In: Mortality and health policy. Proceedings of the Expert Group on Mortality and Health Policy, Rome, 30 May to 3 June 1983, [compiled by] United Nations. Department of International Economic and Social Affairs. New York, New York, United Nations, 1984. 289-303. (International Conference on Population, 1984; ST/ESA/SER.A/91)The United Nations Fund for Population Activities (UNFPA) assistance program encompasses basic data collection, population dynamics, formulation of population policies, implementation of general policies, family planning activities, communication and education programs, and special programs and multisector activities. This paper focuses on UNFPA assistance in the area of mortality. The Fund does not provide support for activities related to the reduction of mortality per se; rather, it contributes indirectly to the improvement of infant, child, and maternal health through assistance to family planning programs integrated with maternal-child health care. The types of activities UNFPA supports in this area include prenatal, delivery, and postnatal care of mothers and infants; infant and child care; health and nutrition education; promotion of breastfeeding; monitoring of infant malnutrition; and diagnostic studies and treatment of infertility and subfecundity. The Fund has cumulatively expended about US$87.3 million for activities in the area of mortality and health policy. The Fund is currently providing collaborative assistance to the World Health Organization and the UN for a comprehensive project aimed at measuring mortality trends and examining the roles of socioeconomic development and selected interventions in the mortality decline in certain developing countries. At present there is a need for research on the persistence of high mortality in the least developed countries, the early levelling off of life expectancies in many countries, and the determinants of socioeconomic differentials in mortality. Understanding of the mortality situation in many developing countries has been hindered by a lack of descriptive data on mortality by socioeconomic, regional, and occupational status. The real challenge lies in the implementation of policies designed to reduce mortality; political, managerial, and cultural factors unique to each country, as well as pervasive poverty, make this a difficult process.
In: Mortality and health policy. Proceedings of the Expert Group on Mortality and Health Policy, Rome, 30 May to 3 June 1983, [compiled by] United Nations. Department of International Economic and Social Affairs. New York, New York, United Nations, 1984. 270-88. (International Conference on Population, 1984; ST/ESA/SER.A/91)This paper reviews the technical cooperation efforts undertaken by the United Nations Department of Technical Cooperation for Development (DTCD) to help combat the high mortality levels in developing countries and to evolve policies in response to the World Population Plan of Action. Although the transfer of medical technology and the provision of drugs and other medical supplies remain important means of controlling death and disease, there is growing recognition of the need to develop national skills to deal with mortality, to maintain a continuous record of mortality and morbidity levels and their response to ameliorative programs, and to analyze the interrelationships between demographic, health, and socioeconomic variables. DTCD has focused on data collection and analysis, the integration of research findings into population policy formulation, and training and skill development to facilitate self-reliance. However, the lack of regular mechanisms for coordinating the activities of the various United Nations agencies that play a role in in technical cooperation in the areas of mortality and health policy has been a serious limitation. Another problem has been the dearth of tested alternative techniques for conducting simple health surveys whose results could be used in planning. Closer cooperation between United Nations agencies in this field is urged. It is also important that the recent reassignment of a low priority to data collection and analysis on the part of the United Nations Development Program be reversed. Unless data collection, analysis, and evaluation are reassigned a high priority, planners will be forced to depend on subjective judgments to evolve mortality policies. Finally, technical cooperation activities that aim to integrate mortality and morbidity control into population policies must be responsive to human rights.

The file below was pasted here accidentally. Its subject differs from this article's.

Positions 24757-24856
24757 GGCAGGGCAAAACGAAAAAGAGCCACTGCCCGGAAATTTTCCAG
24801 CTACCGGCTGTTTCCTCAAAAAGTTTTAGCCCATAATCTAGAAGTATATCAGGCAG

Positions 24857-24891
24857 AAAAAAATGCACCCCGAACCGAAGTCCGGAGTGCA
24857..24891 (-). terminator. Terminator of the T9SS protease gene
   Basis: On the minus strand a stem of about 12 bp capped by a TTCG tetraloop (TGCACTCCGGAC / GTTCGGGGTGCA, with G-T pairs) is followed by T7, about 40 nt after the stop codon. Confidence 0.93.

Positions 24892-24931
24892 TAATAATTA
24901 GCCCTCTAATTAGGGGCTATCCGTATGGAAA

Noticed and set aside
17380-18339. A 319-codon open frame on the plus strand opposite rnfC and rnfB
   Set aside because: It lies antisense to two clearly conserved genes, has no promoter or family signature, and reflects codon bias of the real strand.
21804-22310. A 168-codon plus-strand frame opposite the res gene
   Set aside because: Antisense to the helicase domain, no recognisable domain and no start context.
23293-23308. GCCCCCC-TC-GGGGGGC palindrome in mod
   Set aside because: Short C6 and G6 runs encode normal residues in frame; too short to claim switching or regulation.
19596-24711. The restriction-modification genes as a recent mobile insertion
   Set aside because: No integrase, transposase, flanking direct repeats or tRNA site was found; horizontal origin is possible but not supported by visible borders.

Mortality and health policy: highlights of the issues in the context of the World Population Plan of Action.